Martha’s Vineyard Visiting Writers at West Tisbury Library


Folding chairs are lined up in rows facing a wall lined with racks of magazines from “Acres” to “Wooden Boats.” There are close to 20 people, chatty, and informal, and it looks like a regular meeting of such-and-such club, where everyone is on first-name basis.

It is 5:30 on Wednesday night at the West Tisbury Library, the weekly October meeting of the Martha’s Vineyard Visiting Writer’s series. Presented by the West Tisbury Library 
and the Martha’s Vineyard Writers’ Residency, the 12 participating writers in-residence come to the library three by three, to read their work.

Writer Justen Ahren, who with West Tisbury poet Fan Ogilvie co-founded and organized the Writers’ Residency three years ago, introduces Claudia Miller, the owner of Point Way Inn in Edgartown, who supports Island arts programs and provides private rooms ($150 a week) during October for the writers in residence to work or to just contemplate.

With fledgling similarities to the MacDowell Colony in Peterborough, N.H., and Bread Loaf in Middlebury, Vt., The Writers’ Residency provides writers in all genres a quiet space and place to create, a motivating climate, and a supportive network of peers. This year, there were 100 applicants. Residencies, from two weeks to a month, are held each October, and bring notable writers to the West Tisbury Library on Wednesdays to share their work.

“We’re trying to infuse the writing scene on the Vineyard with different voices and perspectives,” Ms. Ogilvie explains. “We look for a broad representation. Every year there is a different collective character to the group. This year it’s very professional and accomplished.”

And it begins.

Mr. Ahren presents Patricia Patterson, who taught at New York and Fordham universities, and was a finalist for the Raymond Carver Prize.

A short woman whose glasses rest midway on her nose, she holds a sheaf of papers from which she reads “Bridgett’s Lipstick,” the story of an elderly couple’s love, loss, and grieving. Her voice is matter-of-fact as she reveals Bridgett telling her husband Eddie she’d give him all her money if he made sure to outlive her. But while standing at the kitchen sink Eddie slumps over, “breaking his glass and the last of his promises.”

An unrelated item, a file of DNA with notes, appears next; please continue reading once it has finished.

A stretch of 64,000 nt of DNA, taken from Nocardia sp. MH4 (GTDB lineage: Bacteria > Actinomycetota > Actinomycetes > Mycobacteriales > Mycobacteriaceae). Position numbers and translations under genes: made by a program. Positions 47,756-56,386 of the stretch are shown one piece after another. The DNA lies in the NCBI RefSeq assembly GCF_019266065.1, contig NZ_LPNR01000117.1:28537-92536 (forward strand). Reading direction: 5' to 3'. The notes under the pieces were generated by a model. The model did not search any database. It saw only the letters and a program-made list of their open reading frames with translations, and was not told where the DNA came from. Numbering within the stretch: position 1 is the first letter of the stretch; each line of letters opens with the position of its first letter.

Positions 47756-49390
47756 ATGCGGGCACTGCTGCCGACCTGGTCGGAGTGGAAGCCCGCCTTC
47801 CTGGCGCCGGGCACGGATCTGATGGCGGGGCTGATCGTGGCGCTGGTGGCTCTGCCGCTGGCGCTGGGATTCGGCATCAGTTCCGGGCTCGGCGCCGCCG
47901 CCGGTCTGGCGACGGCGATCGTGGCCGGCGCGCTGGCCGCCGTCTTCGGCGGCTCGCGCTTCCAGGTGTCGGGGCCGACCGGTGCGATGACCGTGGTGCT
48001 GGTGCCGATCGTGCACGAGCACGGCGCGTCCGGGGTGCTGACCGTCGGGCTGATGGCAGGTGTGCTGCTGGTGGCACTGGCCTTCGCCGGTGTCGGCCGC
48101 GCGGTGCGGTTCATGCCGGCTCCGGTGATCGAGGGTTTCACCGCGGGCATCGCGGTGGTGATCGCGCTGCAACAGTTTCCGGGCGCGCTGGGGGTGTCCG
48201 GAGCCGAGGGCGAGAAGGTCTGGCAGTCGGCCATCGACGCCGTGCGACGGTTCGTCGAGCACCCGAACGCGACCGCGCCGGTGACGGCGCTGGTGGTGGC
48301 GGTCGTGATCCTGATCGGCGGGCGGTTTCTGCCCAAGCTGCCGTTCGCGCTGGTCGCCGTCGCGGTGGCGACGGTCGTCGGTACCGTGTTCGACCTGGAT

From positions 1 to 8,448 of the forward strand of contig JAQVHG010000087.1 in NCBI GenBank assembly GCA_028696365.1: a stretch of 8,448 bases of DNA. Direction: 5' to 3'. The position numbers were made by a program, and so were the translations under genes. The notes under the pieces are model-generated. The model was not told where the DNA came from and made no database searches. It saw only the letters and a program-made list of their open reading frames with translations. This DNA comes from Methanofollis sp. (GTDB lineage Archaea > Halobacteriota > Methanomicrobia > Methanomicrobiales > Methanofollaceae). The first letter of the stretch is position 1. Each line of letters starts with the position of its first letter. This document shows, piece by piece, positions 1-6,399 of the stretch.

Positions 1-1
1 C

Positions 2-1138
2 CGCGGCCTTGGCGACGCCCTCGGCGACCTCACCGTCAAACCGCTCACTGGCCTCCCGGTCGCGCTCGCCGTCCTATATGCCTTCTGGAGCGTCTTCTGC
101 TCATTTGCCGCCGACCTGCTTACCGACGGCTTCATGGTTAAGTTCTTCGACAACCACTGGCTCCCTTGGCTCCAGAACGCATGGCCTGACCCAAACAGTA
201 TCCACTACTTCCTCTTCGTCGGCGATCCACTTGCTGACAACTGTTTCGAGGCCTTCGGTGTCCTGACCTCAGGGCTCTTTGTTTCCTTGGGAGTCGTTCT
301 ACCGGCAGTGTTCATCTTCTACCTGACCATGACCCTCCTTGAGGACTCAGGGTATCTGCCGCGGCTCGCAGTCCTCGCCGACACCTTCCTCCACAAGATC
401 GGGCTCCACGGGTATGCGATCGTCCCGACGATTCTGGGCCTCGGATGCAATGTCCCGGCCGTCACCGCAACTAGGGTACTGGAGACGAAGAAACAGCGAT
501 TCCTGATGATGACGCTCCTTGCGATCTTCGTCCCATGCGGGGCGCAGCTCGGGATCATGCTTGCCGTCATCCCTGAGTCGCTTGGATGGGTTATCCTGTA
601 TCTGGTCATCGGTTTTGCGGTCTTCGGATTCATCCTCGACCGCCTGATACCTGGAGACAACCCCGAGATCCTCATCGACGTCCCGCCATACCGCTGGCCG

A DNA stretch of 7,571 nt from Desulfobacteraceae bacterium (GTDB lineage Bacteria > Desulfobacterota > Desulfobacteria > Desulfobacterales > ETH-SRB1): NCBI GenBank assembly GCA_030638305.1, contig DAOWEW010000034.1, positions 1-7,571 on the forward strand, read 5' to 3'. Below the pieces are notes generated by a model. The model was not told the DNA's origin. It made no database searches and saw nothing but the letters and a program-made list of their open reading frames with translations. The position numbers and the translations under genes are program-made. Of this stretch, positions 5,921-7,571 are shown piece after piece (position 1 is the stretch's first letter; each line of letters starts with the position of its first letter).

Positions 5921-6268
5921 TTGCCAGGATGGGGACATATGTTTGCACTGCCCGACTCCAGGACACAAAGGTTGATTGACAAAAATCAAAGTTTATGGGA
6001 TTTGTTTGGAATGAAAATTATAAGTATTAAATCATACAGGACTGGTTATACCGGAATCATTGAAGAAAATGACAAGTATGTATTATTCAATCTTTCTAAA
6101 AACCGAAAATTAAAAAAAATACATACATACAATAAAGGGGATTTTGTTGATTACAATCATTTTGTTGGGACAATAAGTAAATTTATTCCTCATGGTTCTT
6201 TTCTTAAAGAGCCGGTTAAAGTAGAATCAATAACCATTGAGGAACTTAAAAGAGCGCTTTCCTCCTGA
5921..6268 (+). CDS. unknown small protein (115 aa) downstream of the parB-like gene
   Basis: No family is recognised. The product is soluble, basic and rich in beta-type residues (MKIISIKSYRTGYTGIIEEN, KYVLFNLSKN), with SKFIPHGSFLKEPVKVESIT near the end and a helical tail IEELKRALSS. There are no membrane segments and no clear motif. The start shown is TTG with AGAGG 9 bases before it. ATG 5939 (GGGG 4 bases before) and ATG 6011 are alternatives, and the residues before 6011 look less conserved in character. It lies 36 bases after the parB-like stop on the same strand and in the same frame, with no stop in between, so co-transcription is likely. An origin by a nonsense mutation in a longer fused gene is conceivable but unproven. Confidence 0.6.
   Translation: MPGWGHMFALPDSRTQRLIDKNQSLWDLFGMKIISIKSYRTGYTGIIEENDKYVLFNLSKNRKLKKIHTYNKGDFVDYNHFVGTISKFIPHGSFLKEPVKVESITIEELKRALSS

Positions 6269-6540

As she continues, Ms. Patterson’s face disappears behind her papers. Bridgett has begun drawing red hearts in lipstick on mirrors and other objects. There is both poignancy and humor, and when Ms. Patterson finishes, a collective “Awww” is sounded, followed by applause.

Next up, Kirby Wright, a smiling Irishman from Hawaii, whose work has been nominated for two Pushcart awards, and winner of the Browning Society Award for Dramatic Monologue.

Mr. Wright has two offerings: “Lunch with a Pulitzer Prize Winner,” set in Hong Kong; and “Barracuda Blues,” set in Honolulu. It is a raw account of a push-pull father and son dynamic that escalates to abuse.

Los Angeles writer Karen Hunt, a tall woman in a tailored black coat, is co-founder of InsideOut Writers, a creative writing program for incarcerated youth in Los Angeles. She was commissioned by The Adirondack Review to write about Maureen McDermott, a death row inmate convicted in 1995 of hiring men to kill her former housemate, Stephen Eldridge. Ms. McDermott, among the 13 women under sentence of death in the state, is the first woman to have her death sentence upheld by the high court since California reinstated capital punishment in 1977.

Ms. Hunt came into possession of correspondence that makes her privy to Ms. McDermott’s thoughts and feelings about life on death row: “a universe of death,” and, “Now I see only shades of gray.”

When the audience in the library reacts to what she reads, Ms. Hunt doesn’t pause, glancing instead at the wall clock to make sure she hasn’t extended over the 30-minute time limit.

Among the writers who will read work on Wednesdays are: Award-winning playwright Jamie Pachino Jones, recipient of the Kennedy Center Fund for New American Plays award; Sylvia Sukop, recipient of the 2009 PEN Center USA Emerging Voices Rosenthal Fellowship; Jude Marr from Herefordshire, England, working on her third novel; award-winning poet Katie Kingston; author Neil Swidey, a staff writer for The Boston Globe Magazine; poet Gay Giordano; writer Deirdra McAfee; Juliet Bressan, a novelist from Dublin, Ireland; and Renee Ranchan, a poet from India.

Visiting Writers Series, 5:30 pm, Wed., Oct. 20, 21, 28, West Tisbury Library. Free. For more information, visit; 508-693-3366.